Just 3.2% of sports media coverage is devoted to women’s sports, and in 2015 women’s sport only accounted for 0.4% of the commercial investment in sports.
The situation is so dire in women’s hockey that players have collectively decided to stop playing until a new viable league is created.
And yet during the Olympic Games, Canadian women regularly become national heroes.
Women accounted for half of Canada’s 29 medals earned at the PyeongChang 2018 Winter Olympics. And in 2016, female athletes saved the Games for Canada, as women won a whopping 16 of our country’s 22 medals at the Rio Olympics.
In honour of International Women’s Day this Sunday, let’s take a moment to recognize the amazing female athletes in Canada. Here’s a look at 19 Canadian women who are kicking ass on the world stage.
Bianca Andreescu (tennis)
This is an easy place to start.
Bianca Andreescu skyrocketed up the rankings last season, becoming Canada’s first-ever Grand Slam singles champion at the US Open. She’s currently the fourth-ranked player in the world and she’s only 19.
Christine Sinclair (soccer)
Canadian national team captain Christine Sinclair etched her name in the record books earlier this year, breaking the all-time international goals record. Her 186 career goals are more than any other women’s soccer player ever, from any country.
Brooke Henderson (golf)
In 2018, Brooke Henderson became the first Canadian golfer to win the Canadian Open in 24 years. The 22-year-old already has nine career tournament victories and was one of the most dominant golfers on the LPGA Tour, finishing fourth on the money list.
Kia Nurse (basketball)
Kia Nurse hit the game-winning shot to win the Australian Women’s Basketball League title this week. The Canadian baller plays for the WNBA’s New York Liberty during the summer, and was one of the highest scorers in the league, averaging 13.7 points per game.
She’ll lead Team Canada at the Tokyo 2020 Olympics later this year.
Sarah Pavan and Melissa Humana-Paredes (beach volleyball)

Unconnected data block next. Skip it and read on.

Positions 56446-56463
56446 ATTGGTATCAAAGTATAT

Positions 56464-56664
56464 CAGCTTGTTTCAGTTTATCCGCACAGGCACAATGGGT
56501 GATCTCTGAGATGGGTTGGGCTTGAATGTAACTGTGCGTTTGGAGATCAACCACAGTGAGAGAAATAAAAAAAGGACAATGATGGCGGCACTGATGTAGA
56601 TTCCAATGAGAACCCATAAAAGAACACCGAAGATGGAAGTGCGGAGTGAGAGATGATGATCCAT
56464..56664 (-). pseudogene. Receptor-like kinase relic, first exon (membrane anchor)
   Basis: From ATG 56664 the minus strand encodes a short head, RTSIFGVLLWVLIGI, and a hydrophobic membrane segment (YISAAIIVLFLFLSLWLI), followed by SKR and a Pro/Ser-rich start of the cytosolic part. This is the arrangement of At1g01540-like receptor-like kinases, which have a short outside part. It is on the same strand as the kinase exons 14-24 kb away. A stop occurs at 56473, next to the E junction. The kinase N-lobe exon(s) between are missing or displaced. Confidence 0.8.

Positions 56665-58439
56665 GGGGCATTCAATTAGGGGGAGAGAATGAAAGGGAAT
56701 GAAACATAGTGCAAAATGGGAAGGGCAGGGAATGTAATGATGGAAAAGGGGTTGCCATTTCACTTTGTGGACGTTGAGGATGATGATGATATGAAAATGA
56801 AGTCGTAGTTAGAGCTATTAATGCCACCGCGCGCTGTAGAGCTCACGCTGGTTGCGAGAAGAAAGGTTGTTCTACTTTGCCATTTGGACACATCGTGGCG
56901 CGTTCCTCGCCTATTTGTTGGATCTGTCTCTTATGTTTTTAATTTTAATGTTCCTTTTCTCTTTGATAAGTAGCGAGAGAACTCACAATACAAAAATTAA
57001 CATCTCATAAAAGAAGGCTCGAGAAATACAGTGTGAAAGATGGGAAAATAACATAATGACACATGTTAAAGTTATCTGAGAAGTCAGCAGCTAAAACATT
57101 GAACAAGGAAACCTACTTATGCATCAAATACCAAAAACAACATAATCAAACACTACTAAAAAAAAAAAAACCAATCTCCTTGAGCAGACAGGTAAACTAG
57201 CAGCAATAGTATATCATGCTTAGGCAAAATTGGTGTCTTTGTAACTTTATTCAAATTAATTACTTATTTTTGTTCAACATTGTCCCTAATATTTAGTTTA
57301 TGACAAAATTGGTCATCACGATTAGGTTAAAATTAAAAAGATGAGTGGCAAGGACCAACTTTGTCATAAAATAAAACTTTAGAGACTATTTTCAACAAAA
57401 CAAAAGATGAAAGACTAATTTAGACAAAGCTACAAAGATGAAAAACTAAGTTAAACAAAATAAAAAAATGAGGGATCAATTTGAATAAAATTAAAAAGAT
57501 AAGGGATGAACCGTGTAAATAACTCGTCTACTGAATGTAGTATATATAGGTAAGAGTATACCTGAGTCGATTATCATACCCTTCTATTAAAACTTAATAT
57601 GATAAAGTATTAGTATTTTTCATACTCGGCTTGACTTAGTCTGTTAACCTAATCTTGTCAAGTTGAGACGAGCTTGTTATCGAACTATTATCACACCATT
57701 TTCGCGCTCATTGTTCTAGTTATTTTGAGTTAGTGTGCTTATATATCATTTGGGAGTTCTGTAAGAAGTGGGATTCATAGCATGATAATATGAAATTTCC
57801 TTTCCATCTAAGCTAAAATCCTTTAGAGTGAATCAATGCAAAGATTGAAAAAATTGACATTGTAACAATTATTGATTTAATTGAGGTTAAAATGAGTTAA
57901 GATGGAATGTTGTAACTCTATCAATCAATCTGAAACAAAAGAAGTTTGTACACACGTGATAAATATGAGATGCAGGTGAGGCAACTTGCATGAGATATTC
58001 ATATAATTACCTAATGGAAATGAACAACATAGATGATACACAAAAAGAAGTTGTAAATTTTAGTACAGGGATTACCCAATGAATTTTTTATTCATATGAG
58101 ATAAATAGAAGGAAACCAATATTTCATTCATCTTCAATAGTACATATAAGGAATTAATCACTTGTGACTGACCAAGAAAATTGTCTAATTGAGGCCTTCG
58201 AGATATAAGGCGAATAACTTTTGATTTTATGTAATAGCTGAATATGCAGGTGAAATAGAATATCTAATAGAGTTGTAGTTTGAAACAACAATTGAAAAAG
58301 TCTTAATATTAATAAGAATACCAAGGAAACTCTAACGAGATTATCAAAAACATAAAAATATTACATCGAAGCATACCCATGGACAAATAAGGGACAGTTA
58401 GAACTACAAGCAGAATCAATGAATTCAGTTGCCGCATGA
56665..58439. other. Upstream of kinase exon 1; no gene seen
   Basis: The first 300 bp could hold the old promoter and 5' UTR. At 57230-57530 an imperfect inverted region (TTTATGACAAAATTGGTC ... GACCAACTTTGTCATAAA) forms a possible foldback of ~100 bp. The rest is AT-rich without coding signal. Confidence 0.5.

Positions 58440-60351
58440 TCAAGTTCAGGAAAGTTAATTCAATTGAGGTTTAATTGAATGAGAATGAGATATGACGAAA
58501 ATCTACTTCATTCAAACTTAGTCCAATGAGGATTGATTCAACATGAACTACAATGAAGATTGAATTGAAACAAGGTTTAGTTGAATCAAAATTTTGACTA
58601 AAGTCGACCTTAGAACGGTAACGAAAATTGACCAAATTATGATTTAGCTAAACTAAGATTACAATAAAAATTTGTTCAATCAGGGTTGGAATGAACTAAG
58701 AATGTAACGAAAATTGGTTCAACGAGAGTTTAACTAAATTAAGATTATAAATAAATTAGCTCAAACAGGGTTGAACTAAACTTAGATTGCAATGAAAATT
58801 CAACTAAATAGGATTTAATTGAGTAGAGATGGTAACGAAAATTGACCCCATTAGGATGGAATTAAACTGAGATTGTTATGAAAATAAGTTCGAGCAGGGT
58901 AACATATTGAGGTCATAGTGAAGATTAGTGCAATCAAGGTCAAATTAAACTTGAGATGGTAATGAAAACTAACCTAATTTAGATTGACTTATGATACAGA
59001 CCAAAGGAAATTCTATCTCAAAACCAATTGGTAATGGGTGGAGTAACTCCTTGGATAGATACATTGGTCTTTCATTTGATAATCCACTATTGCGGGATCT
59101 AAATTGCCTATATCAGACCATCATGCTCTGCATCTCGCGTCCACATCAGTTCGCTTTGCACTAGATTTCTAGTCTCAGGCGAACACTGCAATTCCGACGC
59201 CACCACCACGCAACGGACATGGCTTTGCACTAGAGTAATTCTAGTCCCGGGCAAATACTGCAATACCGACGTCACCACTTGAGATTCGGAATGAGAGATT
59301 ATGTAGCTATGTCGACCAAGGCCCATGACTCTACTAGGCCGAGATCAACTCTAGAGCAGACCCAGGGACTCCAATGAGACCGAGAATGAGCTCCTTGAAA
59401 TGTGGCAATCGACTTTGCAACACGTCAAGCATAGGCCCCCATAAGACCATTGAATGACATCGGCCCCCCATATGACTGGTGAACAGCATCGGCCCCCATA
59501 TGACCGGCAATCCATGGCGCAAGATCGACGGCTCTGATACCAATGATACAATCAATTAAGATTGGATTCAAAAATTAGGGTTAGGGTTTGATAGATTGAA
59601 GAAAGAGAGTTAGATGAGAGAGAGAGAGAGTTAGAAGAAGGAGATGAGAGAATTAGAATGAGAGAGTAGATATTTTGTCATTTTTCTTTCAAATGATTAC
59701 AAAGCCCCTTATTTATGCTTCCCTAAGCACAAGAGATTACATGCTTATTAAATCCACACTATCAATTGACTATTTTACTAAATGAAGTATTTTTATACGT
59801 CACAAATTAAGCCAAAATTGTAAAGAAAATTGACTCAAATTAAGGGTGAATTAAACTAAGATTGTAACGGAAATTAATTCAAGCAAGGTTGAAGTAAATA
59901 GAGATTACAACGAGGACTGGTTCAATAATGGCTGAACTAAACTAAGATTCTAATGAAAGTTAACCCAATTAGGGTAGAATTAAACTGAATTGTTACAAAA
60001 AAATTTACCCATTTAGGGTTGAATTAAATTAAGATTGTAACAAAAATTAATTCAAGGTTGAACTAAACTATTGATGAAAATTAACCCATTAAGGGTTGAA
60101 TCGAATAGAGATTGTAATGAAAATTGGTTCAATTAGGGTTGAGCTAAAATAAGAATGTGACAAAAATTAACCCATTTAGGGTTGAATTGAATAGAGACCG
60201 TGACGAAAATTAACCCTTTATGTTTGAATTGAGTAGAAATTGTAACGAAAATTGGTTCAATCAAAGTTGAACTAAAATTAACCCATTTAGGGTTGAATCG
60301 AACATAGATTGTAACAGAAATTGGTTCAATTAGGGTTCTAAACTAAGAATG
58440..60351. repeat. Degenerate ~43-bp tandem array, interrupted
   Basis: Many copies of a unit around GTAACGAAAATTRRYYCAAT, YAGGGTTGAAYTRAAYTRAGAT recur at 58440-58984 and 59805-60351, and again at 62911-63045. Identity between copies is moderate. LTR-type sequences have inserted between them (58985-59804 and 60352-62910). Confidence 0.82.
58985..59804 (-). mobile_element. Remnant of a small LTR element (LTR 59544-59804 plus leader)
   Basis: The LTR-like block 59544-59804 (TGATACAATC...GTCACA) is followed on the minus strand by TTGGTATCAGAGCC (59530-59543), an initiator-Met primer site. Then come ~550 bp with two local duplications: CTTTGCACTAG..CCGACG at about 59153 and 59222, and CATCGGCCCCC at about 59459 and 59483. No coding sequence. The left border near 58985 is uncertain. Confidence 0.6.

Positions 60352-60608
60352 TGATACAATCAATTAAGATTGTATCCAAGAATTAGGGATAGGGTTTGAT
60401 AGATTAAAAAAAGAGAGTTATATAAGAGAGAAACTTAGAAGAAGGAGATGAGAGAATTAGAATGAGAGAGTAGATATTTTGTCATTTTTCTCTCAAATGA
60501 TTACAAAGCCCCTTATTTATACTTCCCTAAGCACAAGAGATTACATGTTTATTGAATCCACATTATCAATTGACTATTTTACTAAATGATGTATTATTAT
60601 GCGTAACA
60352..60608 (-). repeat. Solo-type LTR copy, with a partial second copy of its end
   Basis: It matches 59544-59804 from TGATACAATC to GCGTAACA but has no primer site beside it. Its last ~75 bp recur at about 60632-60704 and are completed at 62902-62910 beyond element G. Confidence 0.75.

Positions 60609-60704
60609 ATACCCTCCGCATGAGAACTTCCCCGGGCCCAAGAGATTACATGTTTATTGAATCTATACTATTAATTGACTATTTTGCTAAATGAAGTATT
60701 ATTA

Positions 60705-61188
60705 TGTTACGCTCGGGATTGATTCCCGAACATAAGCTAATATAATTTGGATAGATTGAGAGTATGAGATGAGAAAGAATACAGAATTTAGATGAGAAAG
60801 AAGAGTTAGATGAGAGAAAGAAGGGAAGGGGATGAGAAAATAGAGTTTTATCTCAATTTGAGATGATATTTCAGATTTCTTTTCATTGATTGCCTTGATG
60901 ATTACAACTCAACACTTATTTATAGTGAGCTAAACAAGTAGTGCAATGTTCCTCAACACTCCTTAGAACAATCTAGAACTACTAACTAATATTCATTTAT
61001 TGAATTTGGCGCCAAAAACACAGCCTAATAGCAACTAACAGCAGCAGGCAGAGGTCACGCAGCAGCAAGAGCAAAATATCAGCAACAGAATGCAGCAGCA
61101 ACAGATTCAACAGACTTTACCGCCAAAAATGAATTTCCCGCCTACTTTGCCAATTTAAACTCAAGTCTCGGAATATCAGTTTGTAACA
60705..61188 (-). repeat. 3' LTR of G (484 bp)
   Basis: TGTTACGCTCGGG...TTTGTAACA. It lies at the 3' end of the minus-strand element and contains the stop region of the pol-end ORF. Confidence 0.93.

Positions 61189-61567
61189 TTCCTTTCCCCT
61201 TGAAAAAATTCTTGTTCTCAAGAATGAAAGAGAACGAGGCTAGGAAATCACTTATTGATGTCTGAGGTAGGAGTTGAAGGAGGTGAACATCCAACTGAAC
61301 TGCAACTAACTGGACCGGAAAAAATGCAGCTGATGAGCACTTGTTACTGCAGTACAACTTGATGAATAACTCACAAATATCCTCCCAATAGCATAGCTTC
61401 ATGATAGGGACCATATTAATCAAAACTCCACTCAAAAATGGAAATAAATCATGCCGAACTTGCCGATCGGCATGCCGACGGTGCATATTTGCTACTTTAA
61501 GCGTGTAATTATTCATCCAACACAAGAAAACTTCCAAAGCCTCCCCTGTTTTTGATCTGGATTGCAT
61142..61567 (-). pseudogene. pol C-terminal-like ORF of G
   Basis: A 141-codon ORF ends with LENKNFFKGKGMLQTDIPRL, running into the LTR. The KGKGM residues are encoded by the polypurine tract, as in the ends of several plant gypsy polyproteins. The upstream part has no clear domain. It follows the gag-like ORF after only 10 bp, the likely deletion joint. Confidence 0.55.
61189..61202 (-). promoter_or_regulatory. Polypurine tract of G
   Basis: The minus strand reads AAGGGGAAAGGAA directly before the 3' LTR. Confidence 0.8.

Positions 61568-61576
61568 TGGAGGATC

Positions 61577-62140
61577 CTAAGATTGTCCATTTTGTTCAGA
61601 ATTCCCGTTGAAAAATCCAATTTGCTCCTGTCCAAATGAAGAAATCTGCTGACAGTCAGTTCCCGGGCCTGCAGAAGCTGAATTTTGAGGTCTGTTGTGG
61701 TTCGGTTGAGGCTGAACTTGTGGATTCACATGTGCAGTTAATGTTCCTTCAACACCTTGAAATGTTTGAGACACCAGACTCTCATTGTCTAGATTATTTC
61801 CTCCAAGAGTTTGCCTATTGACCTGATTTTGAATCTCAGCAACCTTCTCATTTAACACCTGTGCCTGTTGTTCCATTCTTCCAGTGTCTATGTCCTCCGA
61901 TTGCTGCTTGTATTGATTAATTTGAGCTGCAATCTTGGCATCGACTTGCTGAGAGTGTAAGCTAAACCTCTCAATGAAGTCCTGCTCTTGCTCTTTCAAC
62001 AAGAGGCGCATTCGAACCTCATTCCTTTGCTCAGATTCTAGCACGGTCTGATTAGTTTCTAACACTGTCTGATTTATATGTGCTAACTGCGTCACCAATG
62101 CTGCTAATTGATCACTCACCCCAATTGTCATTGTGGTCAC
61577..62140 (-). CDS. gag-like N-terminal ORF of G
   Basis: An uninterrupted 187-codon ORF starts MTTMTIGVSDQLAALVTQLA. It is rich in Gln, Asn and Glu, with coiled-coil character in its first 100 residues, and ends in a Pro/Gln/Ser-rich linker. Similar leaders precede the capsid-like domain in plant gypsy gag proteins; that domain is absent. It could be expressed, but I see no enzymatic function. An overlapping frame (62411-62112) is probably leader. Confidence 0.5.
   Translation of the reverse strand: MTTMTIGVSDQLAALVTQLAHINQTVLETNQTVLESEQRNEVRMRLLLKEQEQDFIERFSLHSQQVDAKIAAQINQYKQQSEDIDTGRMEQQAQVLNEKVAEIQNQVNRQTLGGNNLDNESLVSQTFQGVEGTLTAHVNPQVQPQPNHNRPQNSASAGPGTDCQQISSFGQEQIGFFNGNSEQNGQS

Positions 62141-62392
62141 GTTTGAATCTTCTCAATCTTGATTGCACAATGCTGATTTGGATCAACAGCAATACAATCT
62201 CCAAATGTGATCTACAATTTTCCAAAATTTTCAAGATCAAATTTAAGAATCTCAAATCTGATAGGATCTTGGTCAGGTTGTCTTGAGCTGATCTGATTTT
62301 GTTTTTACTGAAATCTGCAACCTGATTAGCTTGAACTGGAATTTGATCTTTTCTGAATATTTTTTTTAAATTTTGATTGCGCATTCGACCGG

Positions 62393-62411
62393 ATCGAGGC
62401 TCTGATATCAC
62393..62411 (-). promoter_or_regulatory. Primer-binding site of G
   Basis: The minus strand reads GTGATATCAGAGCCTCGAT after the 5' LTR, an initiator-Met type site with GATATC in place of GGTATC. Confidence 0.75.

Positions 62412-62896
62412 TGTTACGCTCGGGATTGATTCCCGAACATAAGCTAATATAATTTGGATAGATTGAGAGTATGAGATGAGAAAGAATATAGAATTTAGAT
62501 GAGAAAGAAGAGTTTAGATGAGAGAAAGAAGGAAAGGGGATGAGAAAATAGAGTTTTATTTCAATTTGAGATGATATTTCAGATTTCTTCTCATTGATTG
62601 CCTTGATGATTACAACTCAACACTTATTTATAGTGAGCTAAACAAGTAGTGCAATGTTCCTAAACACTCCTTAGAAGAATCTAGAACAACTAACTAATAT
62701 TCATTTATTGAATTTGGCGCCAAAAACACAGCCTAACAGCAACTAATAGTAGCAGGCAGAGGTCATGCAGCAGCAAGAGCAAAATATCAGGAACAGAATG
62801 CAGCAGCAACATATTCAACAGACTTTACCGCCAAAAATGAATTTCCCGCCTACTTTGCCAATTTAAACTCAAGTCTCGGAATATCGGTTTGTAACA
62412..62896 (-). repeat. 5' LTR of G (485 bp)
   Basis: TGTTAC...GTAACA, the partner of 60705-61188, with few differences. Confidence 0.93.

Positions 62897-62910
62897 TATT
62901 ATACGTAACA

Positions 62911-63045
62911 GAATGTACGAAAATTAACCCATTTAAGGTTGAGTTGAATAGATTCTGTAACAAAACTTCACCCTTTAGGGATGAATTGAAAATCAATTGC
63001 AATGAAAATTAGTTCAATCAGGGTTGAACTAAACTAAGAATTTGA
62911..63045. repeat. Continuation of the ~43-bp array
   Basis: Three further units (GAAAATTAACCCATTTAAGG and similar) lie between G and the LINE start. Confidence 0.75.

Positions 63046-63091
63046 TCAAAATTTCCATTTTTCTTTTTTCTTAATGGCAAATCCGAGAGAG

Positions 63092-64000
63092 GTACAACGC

Sarah Pavan and Melissa Humana-Paredes are two of the best beach volleyball players in the world, and won the World Championships last year. The Canadian duo are the first beach volleyball world champions our country has ever produced.
Marie-Philip Poulin (hockey)
At just age 28, Marie-Philip Poulin has already won three Olympic medals. Team Canada’s best player and captain scored arguably the most famous goal in women’s hockey history — netting the overtime winner at the 2014 Olympic Gold Medal Game against USA.
Kylie Masse (swimming)
An Olympic bronze medal winner four years ago in Rio, Kylie Masse made national history last year. The 24-year-old became the first Canadian swimmer to win back-to-back world titles — capturing gold in the 100-metre backstroke.
Cassie Sharpe (freestyle skiing)
The reigning Olympic champion in women’s halfpipe, freestyle skier Cassie Sharpe proved it was no fluke by winning gold in the superpipe at the 2019 Winter X Games.
Justine Dufour-Lapointe (moguls)
Justine Dufour-Lapointe followed up a gold medal in women’s moguls at the 2014 Olympics with silver in 2018. She’s still one of the best in her sport and still only 25 years old.
Laurie Blouin (snowboarding)
Slopestyle snowboarder Laurie Blouin won a silver medal for Canada at the PyeongChang 2018 Olympics and captured gold at the World Championships last month.
Kim Boutin (speed skating)
Short track speed skater Kim Boutin won three medals at the 2018 Winter Olympics, and captured a silver medal at the World Championships last year.
Taylor Ruck (swimming)
Taylor Ruck was just 16 years old when she debuted at the Rio Olympics in 2016, winning two bronze medals on Canadian relay teams. Two years later, the Canadian swimmer tied a Commonwealth Games record by winning eight medals.
Maggie MacNeil (swimming)
Maggie MacNeil is another Canadian swimmer kicking ass on the world stage, as she won three medals at the World Championships last year — including gold in the 100-metre butterfly.
Kerri Einarson and the Canadian curling team (curling)
Kerri Einarson, Val Sweeting, Shannon Bichard, and Briane Meilleur will represent Canada at the World Championships this month. The Manitoba curlers won the Scottie’s Tournament of Hearts, as the best team in Canada, in February.
Ghislaine Landry (rugby sevens)
Ghislaine Landry is the captain of the Canadian national team, and one of the most prolific try scorers in women’s rugby sevens. She helped Canada earn a bronze medal at rugby sevens’ debut at the 2016 Olympics, and will be an important member of the team at Tokyo 2020.